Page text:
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ADA and preeclampsia

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  • ADA and preeclampsia

    We have a preeclamptic employee who will need about 24 weeks off. Obviously, 12 will be covered under FMLA. What kind of reasonable accomodation would be required here? She is the only employee able to do her job in our facility of roughly 55 employees.

  • #2
    In what state is this?
    The above answer, whatever it is, assumes that no legally binding and enforceable contract or CBA says otherwise. If it does, then the terms of the contract or CBA apply.


    • #3
      Sorry, Wisconsin


      • #4
        None. Temporary medical conditions don't require an employer to make accommodations. Wisconsin's FMLA only provides 2 weeks for an employee's illness, which runs concurrently with the federal FMLA.

        What type of accommodation, if any, do you WANT to make?


        • #5
          We will most likely make this happen - she's a good employee and the cost savings alone for 6 months would be enough to accomodate her request. I was just curious, from a worst case scenerio, if this condition would be covered under ADA and how reasonable we had to be. I appreciate your help.


          • #6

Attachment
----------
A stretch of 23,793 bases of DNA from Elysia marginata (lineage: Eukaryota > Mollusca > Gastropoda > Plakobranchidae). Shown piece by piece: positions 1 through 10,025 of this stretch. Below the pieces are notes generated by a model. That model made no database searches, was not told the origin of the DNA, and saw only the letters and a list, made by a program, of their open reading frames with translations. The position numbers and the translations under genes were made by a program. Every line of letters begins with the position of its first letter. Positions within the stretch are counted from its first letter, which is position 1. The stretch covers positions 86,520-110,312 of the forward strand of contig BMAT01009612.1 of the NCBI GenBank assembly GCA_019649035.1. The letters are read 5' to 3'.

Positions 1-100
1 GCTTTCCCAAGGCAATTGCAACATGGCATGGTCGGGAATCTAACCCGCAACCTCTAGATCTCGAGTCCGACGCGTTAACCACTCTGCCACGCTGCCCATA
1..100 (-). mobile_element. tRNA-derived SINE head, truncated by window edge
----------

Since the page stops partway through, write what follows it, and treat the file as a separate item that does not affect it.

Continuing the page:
If she's a steller employee with unique skills, yes, it undoubtedly would make good business sense to voluntarily extend her the addditional leave time. My only suggestion is that you document the reasons in her file for treating her more generously/differently than you might other employees. If John Doe wants 24 weeks of medical leave down the road and you're not inclined to grant it, you want to make sure that you can demonstrate that the reasons were her skills, abilities, unique qualifications, etc. and not gender/pregnancy.


            • #7
              >>if this condition would be covered under ADA and how reasonable we had to be<<

              To respond to that one piece, there is no specific time limit specified in ADA. ADA requires a "reasonable" accommodation but it does not specify that X days are reasonable but Y days are not. You don't really expect, do you, that laws be so specific that anyone could follow them and all those lawyers would be out of work?

              Generally speaking from case law I've seen regarding FMLA and ADA, if an ee is out for 12 weeks of FMLA, and still needs a week or two and could qualify for ADA as well, granting an extra week or two would be a reasonable accommodation, but most courts would probably say granting another 12 weeks is not reasonable. Of course there is nothing to prevent an er from being more generous than the law requires, and most good er's are willing to go the extra mile for good ee's. But as Beth said, it is important to document why you are making an exception here. That way you provide yourself some defense if a poor ee who you'd rather fire anyway comes along, and wants to take off half the year, and then starts screaming discrimination when you say no.
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